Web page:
Although, straight out of the gate, it's not Yeats that's the problem, though the pompous old bastard is there with his arms wrapped around the root of the matter, sneering at all of us plebs drowning in the horrible eschatological effluence of democracy's endgame. Much like Nietzsche's void, I am going to sneer right back at him, and probably flip him the vicky while I'm doing it.

That's the thing about Yeats. He thought the idea of people from the lower classes having influence over those who govern was apocalyptically abhorrent. Back when he wrote The Second Coming, he was predicting the end of the world, and the end of the world was triggered by revolution, unrest, and overthrow of hereditary monarchy in Europe. What's slouching towards Bethlehem? The concept of self-determination of the working class, and it's slouching with intent to shove democracy up your arse, William Butler!

Perhaps I overstate.

Anyway, I hate this attitude, one that's prevelant amongst a certain type of media and a certain kind of person, and it is not restricted to either end of the political spectrum. It's claimed we're living at the shitty end of civilisation, and that it's all going to collapse around our ears. Which is ridiculous. It's absolutely laughable, particularly here in the developed world. We've never had it so good. Our lives are amazing. Yet some people- the Yeatses of the world, the Statlers and Waldorfs of existence that fear their children, that fear the future, that hate, hate, hate, hate- would have us believe that we live in a time of ashes and decay and that things just used to be better.


How long have we had democracy? Do we count forward from universal sufferage? What about all the dirty tricks used to disenfranchise people at different points in recent history? Could we argue that refusing to allow prisoners the vote means we only have a pseudo-democracy? How about that fact that only a minority of eligible people actually vote? How about that fact that only a minority of people on planet Earth live in a society that could even reasonably be classified as democratic?

However we choose our definition, all of this can only be encouraging. However bloody the 20th century was, however much our leaders have chosen to repeat horrific mistakes in the first decade of the 21st, for millennia the major powers of Europe have been in constant warfare, right up until 66 or so years ago. 66 years is nothing on the scale of history, even human history. That's within the memory of a single generation. But look how far we have come.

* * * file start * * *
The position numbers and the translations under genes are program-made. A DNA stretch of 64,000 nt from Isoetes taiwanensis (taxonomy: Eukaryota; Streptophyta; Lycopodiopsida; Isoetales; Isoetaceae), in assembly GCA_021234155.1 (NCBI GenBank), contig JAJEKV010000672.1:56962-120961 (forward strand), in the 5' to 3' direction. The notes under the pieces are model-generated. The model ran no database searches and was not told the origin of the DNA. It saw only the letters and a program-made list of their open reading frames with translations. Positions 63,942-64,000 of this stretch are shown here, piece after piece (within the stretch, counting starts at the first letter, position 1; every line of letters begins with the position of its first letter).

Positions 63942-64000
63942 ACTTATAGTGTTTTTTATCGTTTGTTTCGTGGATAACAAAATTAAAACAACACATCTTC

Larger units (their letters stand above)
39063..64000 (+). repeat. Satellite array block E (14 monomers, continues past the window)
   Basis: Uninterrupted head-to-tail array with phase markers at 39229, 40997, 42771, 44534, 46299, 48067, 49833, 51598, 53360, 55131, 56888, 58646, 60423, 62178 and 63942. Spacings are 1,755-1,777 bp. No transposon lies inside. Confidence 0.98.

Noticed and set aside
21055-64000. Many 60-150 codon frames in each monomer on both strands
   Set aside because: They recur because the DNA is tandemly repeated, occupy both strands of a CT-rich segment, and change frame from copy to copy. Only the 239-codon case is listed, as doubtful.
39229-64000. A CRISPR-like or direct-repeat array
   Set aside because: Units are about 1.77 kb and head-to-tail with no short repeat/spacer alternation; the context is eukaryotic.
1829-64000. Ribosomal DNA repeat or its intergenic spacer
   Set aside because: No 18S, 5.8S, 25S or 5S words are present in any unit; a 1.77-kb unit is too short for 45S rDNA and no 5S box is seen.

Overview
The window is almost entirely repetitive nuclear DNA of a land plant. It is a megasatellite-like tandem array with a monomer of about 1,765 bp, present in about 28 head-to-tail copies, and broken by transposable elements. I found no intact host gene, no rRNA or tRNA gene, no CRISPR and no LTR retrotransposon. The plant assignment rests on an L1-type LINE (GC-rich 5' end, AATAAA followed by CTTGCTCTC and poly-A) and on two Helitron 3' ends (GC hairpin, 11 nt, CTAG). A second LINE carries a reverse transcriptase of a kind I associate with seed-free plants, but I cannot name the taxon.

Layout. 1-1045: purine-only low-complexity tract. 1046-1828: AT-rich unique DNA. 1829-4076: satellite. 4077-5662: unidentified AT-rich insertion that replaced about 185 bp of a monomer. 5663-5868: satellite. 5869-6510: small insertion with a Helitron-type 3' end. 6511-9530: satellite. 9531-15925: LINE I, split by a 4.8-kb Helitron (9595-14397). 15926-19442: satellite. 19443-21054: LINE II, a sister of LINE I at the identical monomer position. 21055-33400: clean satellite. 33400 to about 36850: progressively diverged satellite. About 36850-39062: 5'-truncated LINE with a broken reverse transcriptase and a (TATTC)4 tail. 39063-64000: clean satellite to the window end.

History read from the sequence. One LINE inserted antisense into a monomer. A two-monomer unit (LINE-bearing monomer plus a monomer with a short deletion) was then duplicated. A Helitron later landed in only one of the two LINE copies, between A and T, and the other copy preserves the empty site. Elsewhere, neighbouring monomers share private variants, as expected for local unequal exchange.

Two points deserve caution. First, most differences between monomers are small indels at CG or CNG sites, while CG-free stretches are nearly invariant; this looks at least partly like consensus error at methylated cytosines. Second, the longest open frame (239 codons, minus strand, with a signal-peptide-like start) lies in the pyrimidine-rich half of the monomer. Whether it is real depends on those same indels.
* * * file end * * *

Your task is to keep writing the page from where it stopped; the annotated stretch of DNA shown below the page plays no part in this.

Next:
Is it perfect? Hell no. We aren't far enough. We need to be further. We need to move faster. The fact that so much casual injustice remains in our society is damning, a terrible indication of how far we have to go. But look. How far. We've come. I flat out refuse to believe that Yeats was right, that his argument has any objective merit.

And it drives me round the fucking bend that science fiction and comic book writers throw his quotes round just to add a bit of ominous weight to their facile stories, to borrow imagery they barely understand above the most superficial level because they are incapable of generating any atmosphere of their own. That's the real problem, not Mussolini-admirin', Ezra Pound-befriendin', Blueshirt-supportin' W. B. Yeats (and what is it, by the way, with Fascists and their colour-coded wardrobes?)

I don't know, maybe Kevin Smith was perfectly aware of the authoritarian subtext of the work when he referenced it in Batman: The Widening Gyre, and fully intended to use metatextual nuance to comment on Bruce Wayne's fascistic overtones in the storyline warmly remembered today as the one where Batman piddled himself just a little bit. Smith's certainly not the only offender, if offender he is, but his miniseries was the place where I finally lost my rag with all of it. And he's in good company. Even The West Wing named an episode "Things Fall Apart" in reference to the poem.